David R. Henderson  

Markets For Everything: North Korean Edition

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It turns out that the people in red who were cheering for North Korea in their soccer game against Brazil weren't North Koreans at all, but Chinese actors. According to Hunter Stuart in the Huffington Post, the North Korean government paid them to show up and cheer.

It makes sense. If the North Korean government had let a few hundred North Koreans out of North Korea to go to South Africa, odds are that some of them would have defected from that Communist hellhole. Sure, the government could have threatened to kill or at least badly punish the families of the defectors, but they would still have had something else to worry about: that the North Koreans who were let out of their cage would see how other people live and would go back with those stories.

Here's what I wrote in a (still unpublished) article a few years ago, in which I referenced a story from Daniel Yergin's and Joseph Stanislaw, Commanding Heights:

Another such convert was the head of the propaganda department of the Chinese Communist Party. After visiting Japan in the mid-1980s, he wrote a report on his visit. He noted that half of Japanese households owned a car and that over 95% of households owned TV sets, refrigerators, and washing machines. What also hit him over the head was the variety of clothing people wore: "One Sunday we went out to a busy street. Of all the women we saw, no two wore the same style of clothes." Then he added, "The female workers accompanying us also changed clothes every day."


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COMMENTS (4 to date)
david writes:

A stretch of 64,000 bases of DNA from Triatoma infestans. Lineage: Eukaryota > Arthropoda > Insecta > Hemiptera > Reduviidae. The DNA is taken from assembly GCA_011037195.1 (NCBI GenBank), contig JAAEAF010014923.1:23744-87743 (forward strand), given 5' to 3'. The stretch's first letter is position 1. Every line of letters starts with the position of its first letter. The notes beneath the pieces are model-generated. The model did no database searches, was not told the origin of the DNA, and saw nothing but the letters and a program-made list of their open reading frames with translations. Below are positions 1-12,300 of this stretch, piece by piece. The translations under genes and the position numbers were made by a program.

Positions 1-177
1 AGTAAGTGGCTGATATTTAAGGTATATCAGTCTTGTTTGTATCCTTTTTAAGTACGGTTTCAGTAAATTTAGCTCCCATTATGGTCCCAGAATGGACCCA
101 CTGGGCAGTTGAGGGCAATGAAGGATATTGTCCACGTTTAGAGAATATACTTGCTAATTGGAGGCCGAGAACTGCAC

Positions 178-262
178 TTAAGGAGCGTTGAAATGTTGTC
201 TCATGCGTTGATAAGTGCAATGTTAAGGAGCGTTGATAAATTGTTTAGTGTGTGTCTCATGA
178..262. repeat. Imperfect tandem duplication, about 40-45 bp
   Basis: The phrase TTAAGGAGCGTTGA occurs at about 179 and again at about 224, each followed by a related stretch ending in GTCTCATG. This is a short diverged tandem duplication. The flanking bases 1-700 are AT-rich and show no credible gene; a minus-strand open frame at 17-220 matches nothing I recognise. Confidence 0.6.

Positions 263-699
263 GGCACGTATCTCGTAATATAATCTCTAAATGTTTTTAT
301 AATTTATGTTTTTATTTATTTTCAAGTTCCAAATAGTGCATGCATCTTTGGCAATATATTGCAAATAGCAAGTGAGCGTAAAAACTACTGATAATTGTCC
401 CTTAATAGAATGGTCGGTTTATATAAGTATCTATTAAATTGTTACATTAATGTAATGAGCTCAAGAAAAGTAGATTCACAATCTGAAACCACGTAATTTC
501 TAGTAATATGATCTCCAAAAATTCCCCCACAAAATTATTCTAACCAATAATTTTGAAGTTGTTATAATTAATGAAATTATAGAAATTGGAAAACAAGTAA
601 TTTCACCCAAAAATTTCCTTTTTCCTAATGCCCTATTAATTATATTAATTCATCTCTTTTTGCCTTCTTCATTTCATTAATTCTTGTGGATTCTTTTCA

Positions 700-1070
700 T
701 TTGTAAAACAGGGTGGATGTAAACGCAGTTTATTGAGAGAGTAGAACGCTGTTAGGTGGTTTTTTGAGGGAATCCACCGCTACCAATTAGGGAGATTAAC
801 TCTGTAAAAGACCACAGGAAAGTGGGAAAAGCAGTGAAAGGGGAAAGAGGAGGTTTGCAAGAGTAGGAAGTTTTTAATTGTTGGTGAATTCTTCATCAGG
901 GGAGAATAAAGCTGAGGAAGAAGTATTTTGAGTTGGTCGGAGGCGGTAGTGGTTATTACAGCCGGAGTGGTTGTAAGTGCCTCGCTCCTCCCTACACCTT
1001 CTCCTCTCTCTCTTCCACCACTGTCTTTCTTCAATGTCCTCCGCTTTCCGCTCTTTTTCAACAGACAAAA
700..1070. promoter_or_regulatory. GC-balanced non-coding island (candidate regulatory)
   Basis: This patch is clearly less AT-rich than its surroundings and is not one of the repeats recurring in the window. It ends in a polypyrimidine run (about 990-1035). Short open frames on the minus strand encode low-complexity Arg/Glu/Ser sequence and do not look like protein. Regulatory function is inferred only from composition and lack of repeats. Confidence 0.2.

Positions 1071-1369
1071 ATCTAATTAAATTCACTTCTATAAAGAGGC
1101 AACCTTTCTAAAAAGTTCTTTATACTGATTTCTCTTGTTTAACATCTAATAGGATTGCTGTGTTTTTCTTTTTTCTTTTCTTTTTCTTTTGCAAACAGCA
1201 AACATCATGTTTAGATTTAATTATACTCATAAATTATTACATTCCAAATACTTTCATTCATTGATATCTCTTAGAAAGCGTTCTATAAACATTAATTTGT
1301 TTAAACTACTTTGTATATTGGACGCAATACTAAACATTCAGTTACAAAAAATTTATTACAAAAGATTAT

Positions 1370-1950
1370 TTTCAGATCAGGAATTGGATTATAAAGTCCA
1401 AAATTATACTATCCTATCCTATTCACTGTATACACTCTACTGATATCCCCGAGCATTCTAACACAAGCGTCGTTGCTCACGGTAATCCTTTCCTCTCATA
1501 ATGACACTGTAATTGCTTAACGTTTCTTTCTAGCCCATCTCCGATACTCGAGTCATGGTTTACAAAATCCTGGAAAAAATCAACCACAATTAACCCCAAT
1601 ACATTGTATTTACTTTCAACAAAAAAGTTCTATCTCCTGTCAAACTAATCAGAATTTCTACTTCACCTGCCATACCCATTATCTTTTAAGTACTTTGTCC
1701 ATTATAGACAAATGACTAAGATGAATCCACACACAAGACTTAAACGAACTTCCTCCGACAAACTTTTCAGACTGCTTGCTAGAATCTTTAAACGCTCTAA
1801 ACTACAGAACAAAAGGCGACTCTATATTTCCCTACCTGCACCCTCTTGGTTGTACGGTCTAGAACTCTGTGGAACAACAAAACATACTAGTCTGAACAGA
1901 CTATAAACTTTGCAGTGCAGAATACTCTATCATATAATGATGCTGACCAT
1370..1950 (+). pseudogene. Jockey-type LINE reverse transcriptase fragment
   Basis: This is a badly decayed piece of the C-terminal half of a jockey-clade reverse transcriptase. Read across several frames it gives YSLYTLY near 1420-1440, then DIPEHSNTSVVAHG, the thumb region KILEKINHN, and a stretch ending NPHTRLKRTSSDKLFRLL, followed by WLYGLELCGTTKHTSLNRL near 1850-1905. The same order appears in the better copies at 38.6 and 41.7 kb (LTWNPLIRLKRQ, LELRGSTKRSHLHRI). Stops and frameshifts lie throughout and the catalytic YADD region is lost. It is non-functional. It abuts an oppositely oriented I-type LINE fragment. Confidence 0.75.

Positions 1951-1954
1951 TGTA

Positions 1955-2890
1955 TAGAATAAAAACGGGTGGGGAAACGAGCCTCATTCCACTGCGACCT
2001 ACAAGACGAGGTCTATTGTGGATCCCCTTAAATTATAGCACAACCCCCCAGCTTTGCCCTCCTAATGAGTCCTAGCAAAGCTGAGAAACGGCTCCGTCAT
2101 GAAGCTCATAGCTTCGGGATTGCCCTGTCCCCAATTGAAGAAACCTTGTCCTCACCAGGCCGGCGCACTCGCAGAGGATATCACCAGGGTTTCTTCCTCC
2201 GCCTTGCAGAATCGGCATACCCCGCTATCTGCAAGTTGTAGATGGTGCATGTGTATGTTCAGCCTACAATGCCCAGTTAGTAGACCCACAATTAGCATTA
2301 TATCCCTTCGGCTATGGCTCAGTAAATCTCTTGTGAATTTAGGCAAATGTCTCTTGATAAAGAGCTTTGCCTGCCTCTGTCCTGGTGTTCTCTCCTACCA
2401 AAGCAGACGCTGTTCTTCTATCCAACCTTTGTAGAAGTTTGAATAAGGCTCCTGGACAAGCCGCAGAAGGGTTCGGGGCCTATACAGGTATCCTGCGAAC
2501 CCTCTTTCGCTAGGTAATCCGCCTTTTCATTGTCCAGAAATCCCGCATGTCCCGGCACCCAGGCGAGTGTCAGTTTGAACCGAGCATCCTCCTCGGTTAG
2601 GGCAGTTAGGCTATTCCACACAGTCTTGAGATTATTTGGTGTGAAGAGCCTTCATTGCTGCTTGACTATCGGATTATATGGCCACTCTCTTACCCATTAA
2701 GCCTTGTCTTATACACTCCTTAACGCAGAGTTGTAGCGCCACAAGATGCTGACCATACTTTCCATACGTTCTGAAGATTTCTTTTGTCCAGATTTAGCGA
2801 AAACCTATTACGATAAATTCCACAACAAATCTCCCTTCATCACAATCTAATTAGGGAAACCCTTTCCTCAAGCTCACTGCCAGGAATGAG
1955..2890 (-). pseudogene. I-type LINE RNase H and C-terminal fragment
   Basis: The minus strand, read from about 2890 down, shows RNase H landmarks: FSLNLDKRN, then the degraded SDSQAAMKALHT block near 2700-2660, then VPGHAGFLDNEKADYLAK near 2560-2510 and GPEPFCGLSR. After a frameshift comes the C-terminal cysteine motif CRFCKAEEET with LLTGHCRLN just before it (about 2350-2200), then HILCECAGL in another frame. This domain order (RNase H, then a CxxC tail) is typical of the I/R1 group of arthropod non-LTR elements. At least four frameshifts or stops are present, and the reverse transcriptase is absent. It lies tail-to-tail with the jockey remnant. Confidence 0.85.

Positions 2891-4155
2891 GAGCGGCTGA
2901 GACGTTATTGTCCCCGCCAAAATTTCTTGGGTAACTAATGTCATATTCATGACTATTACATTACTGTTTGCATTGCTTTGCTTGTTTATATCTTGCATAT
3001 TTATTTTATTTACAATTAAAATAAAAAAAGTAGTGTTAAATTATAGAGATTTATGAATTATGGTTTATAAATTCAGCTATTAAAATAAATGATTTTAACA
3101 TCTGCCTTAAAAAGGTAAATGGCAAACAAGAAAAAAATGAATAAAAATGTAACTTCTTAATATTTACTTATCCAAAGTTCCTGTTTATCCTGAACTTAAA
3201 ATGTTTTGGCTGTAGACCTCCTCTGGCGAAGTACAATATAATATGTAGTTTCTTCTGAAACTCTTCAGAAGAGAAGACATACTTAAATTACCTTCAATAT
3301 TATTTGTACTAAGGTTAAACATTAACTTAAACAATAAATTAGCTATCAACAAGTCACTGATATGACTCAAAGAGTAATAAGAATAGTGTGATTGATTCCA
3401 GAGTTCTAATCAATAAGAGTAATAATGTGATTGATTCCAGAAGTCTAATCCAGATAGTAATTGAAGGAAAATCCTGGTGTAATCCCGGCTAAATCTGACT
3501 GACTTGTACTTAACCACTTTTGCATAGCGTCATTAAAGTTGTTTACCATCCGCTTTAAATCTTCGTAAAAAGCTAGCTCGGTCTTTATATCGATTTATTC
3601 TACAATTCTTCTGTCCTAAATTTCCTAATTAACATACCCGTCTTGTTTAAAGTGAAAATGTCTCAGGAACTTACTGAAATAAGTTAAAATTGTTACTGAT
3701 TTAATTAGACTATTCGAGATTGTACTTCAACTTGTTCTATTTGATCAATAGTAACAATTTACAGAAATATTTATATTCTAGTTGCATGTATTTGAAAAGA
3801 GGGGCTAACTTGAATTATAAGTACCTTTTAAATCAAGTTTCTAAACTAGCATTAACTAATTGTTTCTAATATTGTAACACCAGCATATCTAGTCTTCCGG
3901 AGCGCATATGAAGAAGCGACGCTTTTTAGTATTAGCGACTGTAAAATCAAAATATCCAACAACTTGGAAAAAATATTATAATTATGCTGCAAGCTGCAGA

Some evidence that has leaked out of North Korea suggests that South Korean soap operas are already frequently pirated in the NK underground economy; the mechanism here is due to South Korean 'sunshine policy' encouraging the production of DVD players in North Korea (under South Korean ownership and supervision). And with DVD players smuggled out of the production line, came DVDs.

This isn't the 1970s any more, really. North Korean information control is now, well, actually about as airtight as you might expect it to be, if you think about it. How is Pyongyang supposed to control all the ways in which information seeps in?

Presumably a significant number of North Koreans are already aware of how other people live (they would have to, or the number of people who try to escape via the Yalu River would be far less). Sadly this hasn't changed matters.

John Fast writes:

As I understand it, the PRC is worried about what will happen if North Korea collapses due to a military defeat. This gives us an opportunity to push the envelope. Sad that our government is too incompetent/unmotivated to do this. Sad, and I ought not to be surprised, since I specialize in public choice. :-/

David R. Henderson writes:

@david,
Good point.
@John Fast,
I'm curious. How would you have the U.S. government "push the envelope?"

Seamus Coffey writes:

There won't be too many cheering now, even if they are paid

North Korea 0 Portugal 7

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